It was a privilege to chat with the talented editor Tod Modisett on the art of editing.
Matthew Toffolo: You have edited many television shows. Do you have a favorite experience?
Tod Modisett: The best experience is when you understand the show you’re working on. You get the director or the producer, and he or she gets you. Then interesting things can happen pretty quickly. Some editors can talk articulately when they’re working. I usually can’t.
Sometimes I mumble. It’s great when a director can hear me mumble something and he or she knows what I’m saying. It reminds me of how some dentists can understand you even when you have all kinds of crap in your mouth. Jeff Schaffer, the creator of “The League,” was like that. Once I mumbled something as I hit command-Z to put the edit back to what it was before I started messing with it and he said, “It’s okay. I know what you were going for.”
I have to ask about the “Bachelor” experience as there are tons of fans out there who want to know. What was the process like editing an episode together? Was the episode already written and you simply needed to piece together the story with the hours of footage you had? How much footage did you (or your assistant) have to go through?
I had to look this up on my calendar program. I stopped working on “The Bachelor” in December of 2008 and my last “Bachelorette” was July of 2009. So it’s been a while! Back when I was there, the story side of the show was run by Martin Hilton, who is certainly one of the smartest people I’ve met in Los Angeles. Martin always had a strong point of view about how the storylines should unfold, and he wouldn’t let the actual footage stand in the way. I learned a lot from him about how to shape the footage to achieve the desired result.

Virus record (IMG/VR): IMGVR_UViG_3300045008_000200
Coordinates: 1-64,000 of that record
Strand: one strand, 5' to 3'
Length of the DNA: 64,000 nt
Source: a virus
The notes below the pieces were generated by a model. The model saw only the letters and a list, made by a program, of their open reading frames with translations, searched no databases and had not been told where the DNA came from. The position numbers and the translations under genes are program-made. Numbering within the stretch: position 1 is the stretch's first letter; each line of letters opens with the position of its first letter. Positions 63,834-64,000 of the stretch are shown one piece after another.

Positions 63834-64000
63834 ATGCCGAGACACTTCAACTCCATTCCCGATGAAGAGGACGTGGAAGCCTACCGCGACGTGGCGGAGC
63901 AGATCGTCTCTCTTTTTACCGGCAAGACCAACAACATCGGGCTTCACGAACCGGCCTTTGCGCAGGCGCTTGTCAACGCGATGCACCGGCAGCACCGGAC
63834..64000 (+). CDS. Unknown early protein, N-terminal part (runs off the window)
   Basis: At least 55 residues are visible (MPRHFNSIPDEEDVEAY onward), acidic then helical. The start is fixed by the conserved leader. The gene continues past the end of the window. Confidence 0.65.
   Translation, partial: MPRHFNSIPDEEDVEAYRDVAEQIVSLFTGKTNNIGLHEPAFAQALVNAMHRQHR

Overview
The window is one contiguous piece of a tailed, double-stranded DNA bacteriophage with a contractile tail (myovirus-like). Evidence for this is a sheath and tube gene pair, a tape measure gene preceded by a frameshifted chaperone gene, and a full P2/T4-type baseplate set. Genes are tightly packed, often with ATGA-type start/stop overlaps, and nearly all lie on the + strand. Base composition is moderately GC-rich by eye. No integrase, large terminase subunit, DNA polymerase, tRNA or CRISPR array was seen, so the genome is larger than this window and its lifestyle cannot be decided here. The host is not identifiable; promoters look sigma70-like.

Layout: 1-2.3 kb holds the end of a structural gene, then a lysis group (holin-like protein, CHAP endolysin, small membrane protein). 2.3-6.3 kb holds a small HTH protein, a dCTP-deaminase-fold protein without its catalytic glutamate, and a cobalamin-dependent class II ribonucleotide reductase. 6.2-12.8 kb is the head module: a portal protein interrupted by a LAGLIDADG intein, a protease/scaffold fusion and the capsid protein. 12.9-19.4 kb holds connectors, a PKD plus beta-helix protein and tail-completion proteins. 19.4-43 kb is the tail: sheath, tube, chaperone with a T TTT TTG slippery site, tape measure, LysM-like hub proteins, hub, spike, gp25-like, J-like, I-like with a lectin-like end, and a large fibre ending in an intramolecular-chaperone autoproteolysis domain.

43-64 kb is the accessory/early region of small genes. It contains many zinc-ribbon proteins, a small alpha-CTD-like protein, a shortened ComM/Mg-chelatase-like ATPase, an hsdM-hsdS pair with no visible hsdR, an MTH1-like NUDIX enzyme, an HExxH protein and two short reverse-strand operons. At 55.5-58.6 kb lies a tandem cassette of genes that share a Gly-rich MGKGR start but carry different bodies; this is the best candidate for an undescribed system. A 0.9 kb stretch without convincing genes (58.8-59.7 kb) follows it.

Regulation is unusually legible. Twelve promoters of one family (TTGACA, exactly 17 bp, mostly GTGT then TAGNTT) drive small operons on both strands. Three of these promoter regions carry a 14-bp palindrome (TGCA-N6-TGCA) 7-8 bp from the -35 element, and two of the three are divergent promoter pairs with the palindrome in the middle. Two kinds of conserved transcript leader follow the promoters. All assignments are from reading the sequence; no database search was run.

More importantly, he helped me realize that an editor needed to have a perspective when cutting a scene. There’s no point in being passive.
Martin started as an editor at Next Entertainment, so he empowered editors there to work the stories out themselves and pitch him their ideas. The story producers were there to help the editors find the interview bites the editors wanted. Not every reality company worked that way.
There was, of course, a lot of footage on those shows. But usually I didn’t watch everything. If something amazing happened in the house during a down period, a field producer would note it for us. You can’t watch every frame on that kind of schedule.
Did the TV show “Redneck Island” actually happen?
Yes! But I wasn’t on it for very long. I think I only cut one or two episodes. I don’t know why they put me down as having worked on all of them in IMDB. I left that show to cut
“Burning Love” for Ken Marino.
What is the biggest thing you’ve learned working as an assistant editor early in your career that helped you grow as an editor?
Every show ends. No matter how bad it gets, it’ll be over sooner than you realize.
What makes a great editor? What skills does he/she need?